Introduction to the interpreted language called PERL, the Practical Extraction and Report Language. Writing of programs that perform various tasks, including text, file and process manipulation. Semantics and syntax of the Perl language, including discussion of the practical kinds of problems that Perl can solve and provides examples. This course has the option of a letter grade or credit/no credit. Concurrent enrollment in CSIS 54L is required.
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The book is Perl and CGI for the World Wide Web, 2nd Edition, by Elizabeth Castro.
It is RECOMMENDED, not required. You can take the course without it. If you'd like to just use the online documentation, you may do so. All exercises and projects are on the web site.
The other required and recommend readings are available on the Readings page.
All topics, due dates, and grading details are available on the Schedule page.
To fully participate in this class, you are expected to
- read the textbook chapter
- read the online lesson
- read and complete all assignments
- read and contribute in the discussions
- pass the quizzes and tests
- work with group members to complete activities and assignments
This course has some flexibility with attendance. If you are unable to attend class in person, please contact me before the course begins. Depending on your experience, it may be possible to complete the work without attending every lecture. Most coursework, and some lectures, are available in the online classroom (http://ilearn.gavilan.edu).
If you have never taken an online course, this orientation will provide critical information to help you be successful in this class.
For more details, see the schedule of orientations.
Online help is available at the Distance Ed. homepage.
Available Support Services
You have many resources available from Gavilan College. See the list of student services for more information.
Students requiring special services or arrangements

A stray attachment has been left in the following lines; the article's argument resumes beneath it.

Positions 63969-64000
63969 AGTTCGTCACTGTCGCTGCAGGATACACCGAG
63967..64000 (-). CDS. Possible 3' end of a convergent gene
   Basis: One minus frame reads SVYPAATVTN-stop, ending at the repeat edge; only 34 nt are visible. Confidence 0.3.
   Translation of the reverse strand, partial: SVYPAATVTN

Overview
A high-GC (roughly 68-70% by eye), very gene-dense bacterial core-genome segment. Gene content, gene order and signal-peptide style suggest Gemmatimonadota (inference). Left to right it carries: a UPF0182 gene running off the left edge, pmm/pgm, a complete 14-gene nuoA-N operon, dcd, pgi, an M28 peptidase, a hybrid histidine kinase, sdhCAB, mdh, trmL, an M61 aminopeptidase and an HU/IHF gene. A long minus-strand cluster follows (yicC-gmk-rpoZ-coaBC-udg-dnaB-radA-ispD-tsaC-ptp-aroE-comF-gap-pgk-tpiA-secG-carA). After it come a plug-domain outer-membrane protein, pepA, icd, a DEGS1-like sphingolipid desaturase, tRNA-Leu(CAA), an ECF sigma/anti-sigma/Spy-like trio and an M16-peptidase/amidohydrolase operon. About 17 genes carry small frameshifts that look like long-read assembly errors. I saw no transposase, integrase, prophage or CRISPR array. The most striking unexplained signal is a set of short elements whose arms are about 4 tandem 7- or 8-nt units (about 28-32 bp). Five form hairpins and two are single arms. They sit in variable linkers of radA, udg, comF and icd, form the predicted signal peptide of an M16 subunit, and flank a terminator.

because of hearing, visual, or other disability should
contact their instructor, counselor, or the Disability
Occupational/Vocational students – Limited English
language skills will not be a barrier to admittance to
and participation in Vocational Educational Programs.
Student Honesty Policy Reference Statement
Students are expected to exercise academic honesty
and integrity. Violations such as cheating and plagiarism
will result in disciplinary action which may include
recommendation for dismissal.
1. Create Perl programs using calculations, decision statements. ILO: 3,2,7 Measure: Homework, Lab exercises.
2. Create Perl programs using loops and arrays. ILO: 3,2,7,5 Measure: Homework, Lab exercises.
3. Create Perl programs using procedures and functions. ILO: 2,3,7 Projects, homework, lab work, exams, quizzes.
Student learns about Perl versions and where they can obtain it. Student writes and executes Perl programs. Student writes that do standard input and output. Students learn how to get printouts of programs and output. Student writes programs that do use scalars and arithmetic.
The student writes program that use more types of scalers. The student writes program that use more arithmetic operators. The student writes programs that use logical operators. Weeks 5-6 The students write programs that use more operators. The students write programs that use knowledge of operator precedence. The students write programs that use list and array variables.
The students write programs that use lists and arrays, including list ranges, and array slices. The students write programs that use array functions. The students write programs that use input and output files.
The students write several programs that check status of files. The students write several programs that check and use file permissions. The students write programs that use special characters in pattern matching. The students write programs that use pattern-matching options.
The students use pattern-matching substituting, translation, and extended operations. The students write programs that use the new control structures.
The students write programs that use wide variety of subroutines. The students write programs that use array parameters.
The students write programs that use associate arrays. The students write programs that copy and modify associate arrays. The students write programs that create data structures using associative arrays.
Address of this page is http://hhh.gavilan.edu/phowell/csis054/index.html
Please contact Peter Howell at firstname.lastname@example.org for questions or comments.
Last updated January 10, 2010.